CEHD's policy breakfast series brings a research focus to the conversation about closing Minnesota's achievement gap. Policy breakfast events examine the role of school leadership, early childhood education, reading and literacy, STEM education, and teacher preparation. Each event discusses the ways CEHD research can inform Minnesota's education policy.
Our next event will be in Fall 2017 - information will be posted here when available
Recent policy attention has been focused on reforming early childhood and elementary education with limited focus on secondary schools. What are the unique challenges facing secondary schools, and how can school leaders best prepare and respond?
A panel discussion and question and answer session was held on May 17, moderated by Kent Pekel, experienced educator and President and CEO of the Search Institute.
University of Minnesota Culturally Responsive School Leadership Framework[PDF], Muhammad Khalifa, Mark Anthony Gooden, and James Earl Davis.
Our video playlist of this event features discussions about critically self-reflective school leadership, effectively integrating evidence and policy, learning cultural competence, expanding the definition of data, strategies for replicating other's successes, and combining micro-level efforts with macro-level policy.
Our past events are archived below, with photos, slides, and handouts available.
CEHD’s Center for Applied Research in Educational Improvement and the Department of Organizational Leadership, Policy, and Development recently investigated the actions that effective educational leaders take to address the achievement gap and to support high quality classroom instruction. Leadership has been shown to be second only to classroom instruction in its effect on student learning outcomes, making this research critical to the educational policy debate at the national, state and local levels.
It is an exciting and hopeful time for young children and their families in Minnesota. Investments through the Race to the Top Early Learning Challenge Grant, the Promise Neighborhood Initiative, the Investing in Education (i3) program and legislative support for all-day kindergarten have created an unprecedented opportunity to improve the way we address the achievement gap and prepare children for school.
As a result, our state agencies are launching a number of new initiatives, which require increased cross-agency collaboration and policy change. How are these new initiatives being implemented? How are we determining success, and what are the strategies for sustaining these new initiatives?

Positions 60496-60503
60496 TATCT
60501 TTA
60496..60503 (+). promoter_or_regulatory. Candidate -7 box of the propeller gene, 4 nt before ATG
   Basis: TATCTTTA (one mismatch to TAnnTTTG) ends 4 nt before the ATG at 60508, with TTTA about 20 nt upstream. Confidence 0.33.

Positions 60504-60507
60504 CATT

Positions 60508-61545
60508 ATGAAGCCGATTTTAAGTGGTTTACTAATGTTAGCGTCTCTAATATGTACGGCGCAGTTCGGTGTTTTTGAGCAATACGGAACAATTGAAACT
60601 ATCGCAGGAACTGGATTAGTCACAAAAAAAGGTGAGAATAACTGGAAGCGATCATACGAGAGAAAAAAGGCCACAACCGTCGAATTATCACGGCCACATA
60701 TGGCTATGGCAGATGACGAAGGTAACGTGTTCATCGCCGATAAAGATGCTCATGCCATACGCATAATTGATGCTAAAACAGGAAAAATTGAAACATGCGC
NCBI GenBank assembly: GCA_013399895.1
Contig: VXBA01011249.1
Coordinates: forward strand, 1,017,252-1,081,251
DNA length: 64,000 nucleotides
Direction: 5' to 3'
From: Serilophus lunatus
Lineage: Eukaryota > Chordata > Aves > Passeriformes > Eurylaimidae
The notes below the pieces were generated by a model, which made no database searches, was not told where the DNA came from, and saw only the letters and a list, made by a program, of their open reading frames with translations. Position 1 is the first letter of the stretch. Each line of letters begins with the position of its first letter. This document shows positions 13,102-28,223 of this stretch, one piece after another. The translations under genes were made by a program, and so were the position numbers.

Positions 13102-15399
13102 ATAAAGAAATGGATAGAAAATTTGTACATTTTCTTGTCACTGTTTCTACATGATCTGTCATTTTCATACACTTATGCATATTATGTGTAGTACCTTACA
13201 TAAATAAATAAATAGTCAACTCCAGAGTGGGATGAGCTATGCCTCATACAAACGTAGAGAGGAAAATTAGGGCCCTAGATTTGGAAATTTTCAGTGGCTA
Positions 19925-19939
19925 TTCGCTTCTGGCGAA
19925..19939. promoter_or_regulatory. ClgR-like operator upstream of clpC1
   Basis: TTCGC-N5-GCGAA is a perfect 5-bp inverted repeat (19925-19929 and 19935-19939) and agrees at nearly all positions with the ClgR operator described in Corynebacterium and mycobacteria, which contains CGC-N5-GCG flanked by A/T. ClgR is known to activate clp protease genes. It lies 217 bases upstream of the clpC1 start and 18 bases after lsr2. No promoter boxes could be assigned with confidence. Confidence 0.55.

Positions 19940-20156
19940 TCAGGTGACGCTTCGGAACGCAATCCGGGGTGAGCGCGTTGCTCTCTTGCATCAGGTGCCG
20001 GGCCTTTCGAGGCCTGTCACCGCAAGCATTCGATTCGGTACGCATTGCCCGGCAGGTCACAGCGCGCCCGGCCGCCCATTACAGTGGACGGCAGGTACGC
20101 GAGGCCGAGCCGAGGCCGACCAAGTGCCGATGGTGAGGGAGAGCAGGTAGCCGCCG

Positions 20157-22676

As the US moves toward implementing the Next Generation Science Standards and Minnesota reviews them, how can we embrace these developments and help inform policy decisions? What are the implications of the recent national reports such as A Framework for K-12 Science Education: Practices, Crosscutting Concepts, and Core Ideas, Developing Assessments for the Next Generation Science Standards, and STEM Integration in K-12 Education: Status, Prospects, and an Agenda for Research for improving science education? What sort of policy support can help move them into widespread use?
Research shows that if students don't read proficiently by 3rd grade, odds are they will not catch up. Right now, nearly one in four 3rd graders in Minnesota is failing to reach basic levels of literacy. Solving this problem requires powerful research efforts and strategies Faculty and staff in the Minnesota Center for Reading Research and the Departments of Educational Psychology and Curriculum & Instruction conduct research on how to support teachers and schools in helping K-12 students become competent readers.
Policies that regulate teacher preparation and licensure in Minnesota have been under much discussion in recent years. Questions abound about what kind and how much preparation future teachers need to be successful with all students, who to recruit into teaching, and how to best meet the staffing needs of P-12 schools now and into the future.
In 2015, the Governor's Task Force on the Protection of Children emphasized the critical need to pay close attention to the responsible and effective use of data in case decision making. How do Minnesota child protection professionals currently access and use date in their practice and policy decisions? What improvements in data collection and use are needed? How can a better data-based decision making system be realistically implemented?